Via Bryan Caplan, I learned about a new paper by Frances Woolley on the difficulty of teaching the theory of “public goods”. I am very sympathetic to the paper because I feel that the term is among the most frequently misunderstood and misused terms in all economics (alongside “human capital” and “market failure”).
As I see it, the main problem with the phrase “public goods” is the strong tendency to use it synonymously with “government activities”. And I’m not only talking about how uninformed laypersons use the phrase. Even trained economists tend to see everything the government does as a solution to some public goods problem. This is a mistake. There are lots of things the government provides that are not public goods – such as education and health care services. Conversely, there are lots of public goods that are provided by private companies – think radio programs or internet search engines.
Woolley mentions that problem as well, but her main concern is that in talking about public goods we frequently mix up three distinct concepts:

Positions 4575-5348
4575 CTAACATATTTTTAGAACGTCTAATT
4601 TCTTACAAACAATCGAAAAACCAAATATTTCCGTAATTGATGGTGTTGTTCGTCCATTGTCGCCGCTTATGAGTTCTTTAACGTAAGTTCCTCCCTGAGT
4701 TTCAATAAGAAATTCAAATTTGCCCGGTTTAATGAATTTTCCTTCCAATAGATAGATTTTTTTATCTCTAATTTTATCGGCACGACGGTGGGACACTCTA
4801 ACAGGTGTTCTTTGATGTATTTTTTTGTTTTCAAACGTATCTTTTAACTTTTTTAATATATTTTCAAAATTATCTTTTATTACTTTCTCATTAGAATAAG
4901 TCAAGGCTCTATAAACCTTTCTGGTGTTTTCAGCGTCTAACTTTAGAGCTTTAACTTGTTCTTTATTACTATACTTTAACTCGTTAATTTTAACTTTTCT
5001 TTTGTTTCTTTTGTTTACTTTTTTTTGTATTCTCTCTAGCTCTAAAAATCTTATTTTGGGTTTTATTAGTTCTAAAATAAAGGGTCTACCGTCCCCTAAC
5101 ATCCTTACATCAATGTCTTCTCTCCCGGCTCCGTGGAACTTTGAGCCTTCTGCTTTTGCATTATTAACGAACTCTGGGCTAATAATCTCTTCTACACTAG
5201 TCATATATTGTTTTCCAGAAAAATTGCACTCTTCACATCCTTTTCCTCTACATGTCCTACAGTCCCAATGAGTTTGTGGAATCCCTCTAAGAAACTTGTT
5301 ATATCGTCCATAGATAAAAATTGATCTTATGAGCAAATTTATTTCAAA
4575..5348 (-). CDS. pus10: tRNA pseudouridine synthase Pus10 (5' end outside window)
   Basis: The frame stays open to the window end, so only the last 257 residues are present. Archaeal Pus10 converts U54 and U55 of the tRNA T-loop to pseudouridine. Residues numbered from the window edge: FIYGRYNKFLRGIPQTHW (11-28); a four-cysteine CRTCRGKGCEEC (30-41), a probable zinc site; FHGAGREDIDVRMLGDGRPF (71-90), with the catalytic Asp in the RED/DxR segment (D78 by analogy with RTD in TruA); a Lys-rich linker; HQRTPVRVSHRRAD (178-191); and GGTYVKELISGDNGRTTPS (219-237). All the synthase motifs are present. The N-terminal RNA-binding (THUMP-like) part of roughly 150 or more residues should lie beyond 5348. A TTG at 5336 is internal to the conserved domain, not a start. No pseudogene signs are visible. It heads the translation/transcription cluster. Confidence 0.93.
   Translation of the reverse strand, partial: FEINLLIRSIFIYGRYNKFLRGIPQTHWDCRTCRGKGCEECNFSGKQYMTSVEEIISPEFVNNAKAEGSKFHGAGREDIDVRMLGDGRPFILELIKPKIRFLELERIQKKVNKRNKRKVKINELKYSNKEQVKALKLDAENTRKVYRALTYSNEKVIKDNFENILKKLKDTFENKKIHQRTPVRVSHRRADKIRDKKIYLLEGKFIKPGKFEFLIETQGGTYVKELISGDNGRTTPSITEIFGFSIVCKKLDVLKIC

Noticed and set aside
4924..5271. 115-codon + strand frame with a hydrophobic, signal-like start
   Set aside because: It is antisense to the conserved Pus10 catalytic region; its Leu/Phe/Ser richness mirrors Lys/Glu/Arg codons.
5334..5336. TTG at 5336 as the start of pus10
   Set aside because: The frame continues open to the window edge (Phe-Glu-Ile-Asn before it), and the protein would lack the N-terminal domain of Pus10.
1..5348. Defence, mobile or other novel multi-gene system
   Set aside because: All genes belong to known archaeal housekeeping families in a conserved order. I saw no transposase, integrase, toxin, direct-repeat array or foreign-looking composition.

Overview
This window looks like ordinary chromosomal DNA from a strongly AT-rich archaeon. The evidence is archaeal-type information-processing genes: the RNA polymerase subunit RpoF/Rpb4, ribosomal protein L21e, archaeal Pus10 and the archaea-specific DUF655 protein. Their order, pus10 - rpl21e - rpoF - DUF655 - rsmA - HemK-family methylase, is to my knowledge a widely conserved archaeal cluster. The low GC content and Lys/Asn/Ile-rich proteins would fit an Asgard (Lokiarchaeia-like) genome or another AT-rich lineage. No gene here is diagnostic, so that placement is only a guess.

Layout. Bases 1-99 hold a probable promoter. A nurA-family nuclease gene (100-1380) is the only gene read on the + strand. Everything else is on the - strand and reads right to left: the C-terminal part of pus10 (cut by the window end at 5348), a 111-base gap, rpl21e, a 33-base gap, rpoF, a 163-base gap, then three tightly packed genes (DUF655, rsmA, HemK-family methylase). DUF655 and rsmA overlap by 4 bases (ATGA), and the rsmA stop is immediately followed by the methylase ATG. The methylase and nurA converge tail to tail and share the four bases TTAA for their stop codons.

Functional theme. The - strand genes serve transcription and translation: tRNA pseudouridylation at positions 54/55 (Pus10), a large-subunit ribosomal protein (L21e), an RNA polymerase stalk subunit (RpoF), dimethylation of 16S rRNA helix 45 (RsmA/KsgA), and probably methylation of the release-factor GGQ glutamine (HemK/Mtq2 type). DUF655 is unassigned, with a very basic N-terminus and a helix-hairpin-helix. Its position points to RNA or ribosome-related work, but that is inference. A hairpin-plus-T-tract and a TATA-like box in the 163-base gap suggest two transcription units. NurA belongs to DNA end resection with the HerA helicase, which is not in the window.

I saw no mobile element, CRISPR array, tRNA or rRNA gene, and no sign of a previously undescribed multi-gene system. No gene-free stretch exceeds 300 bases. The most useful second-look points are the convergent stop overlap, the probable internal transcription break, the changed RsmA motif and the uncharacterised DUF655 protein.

- non-rivalry: does it cost more to provide the good to two or more persons than to one?
- non-excludability: is it feasible to exclude people from using the good?
- public finance: who pays for the goods in what way?
To be fair to my educators at the Uni Graz, I think they did try to keep the three concepts apart. I am just not sure that every student got the message. And I think Wolley is right to point out that some of the examples textbooks use to illustrate the concept such as “law and order”, “fire protection” or “national defense” are only public goods when viewed as abstractions:
The goods and services that go into creating ‘law and order’ are not themselves pure public goods: access to the courts is rival. The explosion of gated communities and private security firms is evidence of the excludability and rivalness of police protection. Fire protection is, from a technological point of view, excludable (the fire department can refuse to put out your fire if it chooses). Coase (1974) argued that lighthouses were, historically, often privately provided and financed, and changing navigational technology is making them obsolete. Parks are partially excludable (permits are required for hiking and camping at many national parks, for example).
In light of these considerations it is pretty hard to come up with real-world examples of pure public goods – challenge for the comments section: name pure public goods. I agree, therefore, with Woolley’s plea to de-emphasize public goods in introductory economics courses and address the issues related to non-rivalry and non-excludability separately.